The cordless drill is the most popular power tool in the world. Its versatility, portability and ease of use make it an essential tool for both the home and the workplace. This guide will provide you with all the information you need to select the best cordless drill for you.
Cordless drills can be divided into two categories; drill drivers and hammer drill drivers.
Cordless Drill Drivers
Cordless drill drivers are used for drilling into wood, metal and plastic, and are also great to use for general purpose screw driving (for screw driving into metal, it’s advisable to use an impact driver).
They vary in size, voltage, and power, but are generally quite compact and lightweight.
Cordless Hammer Drill Drivers
The defining feature of a cordless hammer drill driver (also known simply as a cordless hammer drill) is its ability to drill through masonry. They also have all the capabilities of a cordless drill driver.
The ‘hammer’ in their name is derived from the ‘hammer action’ they employ to drill through masonry. This function enables the drill to produce rapid vibrations that chip away at masonry work whilst the chuck continues to rotate.
The ‘hammer action’ is produced by two metal plates connected to the drill’s drive shaft that have opposing raised edges. These plates connect when pressure is applied to the chuck, and as the chuck rotates, these plates rapidly move the drive shaft back and forth. Therefore, the faster the drill rotates, the faster this ‘hammer action’ is, and the faster it becomes to drill through masonry. The rating on hammer drill drivers to indicate the maximum speed of this ‘hammer action’ is the blows per minute (bpm). A cordless hammer drill can attain approximately 30,000bpm (depending on the model).
Cordless drills feature many different components, and having a sound understanding of these plays an important part in purchasing the best cordless drill for you. Knowledge of these parts also aids in the efficient and effective use of the tool.
The power source is the component that provides the tool with electricity. On a cordless drill, this is in the form of a rechargeable battery.
The voltage of the battery that the drill requires to operate will determine the approximate power and weight of the drill.
- 7.2V, 9.6V, 10.8V, and 12V drills are designed for light duty applications that do not require excessive power or speed.
- 14.4V, 15.6V, 18V, and 21.6V drills are designed for medium duty applications and serve as great general-purpose drills that easily accomplish most tasks. The two most common voltages are 14.4V and 18V.
- 28.8V, 36V, and 48V drills basically exhibit the power of a corded power tool. They are designed for heavy-duty applications where portability is paramount. The most common is 36V.
The voltage of a cordless drill is determined by the batteries that the drill is designed to accommodate. As a general rule, the higher the voltage, the more power and speed the drill will be able to produce (simultaneously).
The voltage of a battery doesn’t necessarily indicate the specific power that the tool will output. This is dictated more by the quality and design of the tool’s internal components, especially the transmission. It is therefore quite common to find a high quality 14.4V tool that is more powerful than a low quality 18V tool.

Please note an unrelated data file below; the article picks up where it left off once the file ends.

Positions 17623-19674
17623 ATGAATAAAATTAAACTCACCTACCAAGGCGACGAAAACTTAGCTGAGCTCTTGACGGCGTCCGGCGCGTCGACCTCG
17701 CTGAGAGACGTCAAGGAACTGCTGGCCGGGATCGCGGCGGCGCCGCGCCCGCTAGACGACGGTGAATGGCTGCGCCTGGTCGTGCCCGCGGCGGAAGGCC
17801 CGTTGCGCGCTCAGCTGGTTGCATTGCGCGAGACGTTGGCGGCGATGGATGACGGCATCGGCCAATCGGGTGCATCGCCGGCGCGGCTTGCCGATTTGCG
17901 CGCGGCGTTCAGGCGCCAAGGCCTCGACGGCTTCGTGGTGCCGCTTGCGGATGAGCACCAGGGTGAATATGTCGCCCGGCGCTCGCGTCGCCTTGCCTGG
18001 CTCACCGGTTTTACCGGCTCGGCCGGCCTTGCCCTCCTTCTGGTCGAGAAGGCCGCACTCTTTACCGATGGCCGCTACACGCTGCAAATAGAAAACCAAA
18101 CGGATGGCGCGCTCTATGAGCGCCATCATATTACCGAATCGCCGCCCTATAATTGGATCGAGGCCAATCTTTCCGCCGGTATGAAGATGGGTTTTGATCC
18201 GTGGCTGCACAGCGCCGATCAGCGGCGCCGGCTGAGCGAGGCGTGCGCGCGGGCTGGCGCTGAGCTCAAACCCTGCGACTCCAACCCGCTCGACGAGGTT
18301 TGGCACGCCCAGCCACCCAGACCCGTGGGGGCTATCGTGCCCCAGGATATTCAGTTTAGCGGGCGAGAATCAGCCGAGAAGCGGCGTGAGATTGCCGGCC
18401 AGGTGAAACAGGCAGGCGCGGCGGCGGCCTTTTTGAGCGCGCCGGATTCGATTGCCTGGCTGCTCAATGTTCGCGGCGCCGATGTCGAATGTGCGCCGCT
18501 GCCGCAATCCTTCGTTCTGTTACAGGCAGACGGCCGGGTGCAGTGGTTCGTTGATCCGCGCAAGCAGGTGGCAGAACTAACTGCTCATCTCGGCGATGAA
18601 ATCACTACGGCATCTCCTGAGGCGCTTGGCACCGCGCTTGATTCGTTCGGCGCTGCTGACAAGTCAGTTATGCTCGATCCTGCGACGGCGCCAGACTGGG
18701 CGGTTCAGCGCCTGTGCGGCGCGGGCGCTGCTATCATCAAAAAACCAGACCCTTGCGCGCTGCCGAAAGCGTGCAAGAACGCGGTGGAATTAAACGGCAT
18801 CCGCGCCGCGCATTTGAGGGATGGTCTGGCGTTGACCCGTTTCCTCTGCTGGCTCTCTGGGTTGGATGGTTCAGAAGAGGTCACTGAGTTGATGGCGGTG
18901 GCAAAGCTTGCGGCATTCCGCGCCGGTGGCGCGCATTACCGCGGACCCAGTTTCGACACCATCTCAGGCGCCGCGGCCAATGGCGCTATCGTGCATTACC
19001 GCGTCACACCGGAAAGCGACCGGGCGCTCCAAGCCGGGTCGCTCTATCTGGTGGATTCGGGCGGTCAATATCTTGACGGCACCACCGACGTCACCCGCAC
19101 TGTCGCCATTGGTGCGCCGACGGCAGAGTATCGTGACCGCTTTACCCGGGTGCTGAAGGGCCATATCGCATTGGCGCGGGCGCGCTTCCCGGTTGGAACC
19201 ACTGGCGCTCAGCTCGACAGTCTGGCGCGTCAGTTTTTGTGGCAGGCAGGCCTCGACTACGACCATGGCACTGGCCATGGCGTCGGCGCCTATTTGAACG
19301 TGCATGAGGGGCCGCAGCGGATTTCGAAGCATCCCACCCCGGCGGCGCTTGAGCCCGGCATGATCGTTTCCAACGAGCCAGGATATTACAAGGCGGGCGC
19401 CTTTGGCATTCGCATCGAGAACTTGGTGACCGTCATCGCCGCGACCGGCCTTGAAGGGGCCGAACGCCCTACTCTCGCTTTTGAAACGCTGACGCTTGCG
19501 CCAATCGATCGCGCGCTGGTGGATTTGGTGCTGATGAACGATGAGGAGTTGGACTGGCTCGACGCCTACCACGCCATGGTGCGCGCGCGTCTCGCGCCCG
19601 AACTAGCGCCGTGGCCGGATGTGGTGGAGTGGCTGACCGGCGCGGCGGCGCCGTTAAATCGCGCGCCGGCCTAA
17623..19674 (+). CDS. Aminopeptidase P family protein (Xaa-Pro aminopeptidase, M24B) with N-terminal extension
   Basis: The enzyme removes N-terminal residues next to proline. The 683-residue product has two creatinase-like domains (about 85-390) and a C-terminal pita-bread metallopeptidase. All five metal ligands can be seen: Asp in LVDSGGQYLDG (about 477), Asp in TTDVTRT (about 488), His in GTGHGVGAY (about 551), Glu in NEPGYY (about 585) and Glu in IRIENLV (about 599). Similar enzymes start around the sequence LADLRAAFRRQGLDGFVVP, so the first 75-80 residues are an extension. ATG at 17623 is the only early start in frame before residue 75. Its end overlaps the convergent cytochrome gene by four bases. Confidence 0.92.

Cordless hammer drills are not available in voltages lower than 14.4V, and are usually more robust than drill drivers. This is mainly because they have to house more internal components, and must also be able to deal with the vigorous forces associated with hammer drilling.
Some cordless drills will have battery indicators that show you how much fuel you have left in the battery’s tank.
For more detailed information on the types of rechargeable batteries used on best cordless drills and power tools, simply click here.
The switch allows the electricity from the power source to flow through the tool. All cordless drills have a variable speed trigger switch. When this trigger is pressed, the drill will begin to operate, and the further you depress this trigger, the faster the drill will rotate.
With a flick of this switch, the drilling direction changes to allow for forward and reverse motion (right and left motion respectively). This feature is found on all cordless drills, and can be very helpful if you need to remove screws, or if you need to release your drill bit after it has jammed in a hole.
If flicked between forward and reverse in a neutral position, it also locks the switch to prevent accidental operation of the tool.
The clutch collar is very useful for repetitive screw driving, and allows screws to rest at a particular height. It is found on all cordless drills, and is activated by simply selecting a number, known as a torque setting (usually a number between 6 and 24). The numbers act as a fraction of the maximum torque possible, and when the desired torque is reached the chuck ceases to rotate.
The more torque settings (the numbers on the clutch collar) the drill has, the more likely it is that a correct setting will be found for the respective screw driving application.
On cordless drills, the mode switch allows you to choose between screw driving, normal drilling and hammer drilling.
The mode switch on cordless drills is commonly integrated into the clutch collar. This means that if the application requires constant changing between screw driving and drilling (or hammer drilling) modes, the clutch collar has to be constantly twisted back and forth. To counter this action, the best cordless drills have a separate mode switch. This means that screw driving and drilling modes can be changed with the flick of a switch. This can greatly reduce wear and tear on the drill’s components, and significantly increase productivity. Separate mode switches are not found on models with a voltage lower than 14.4V.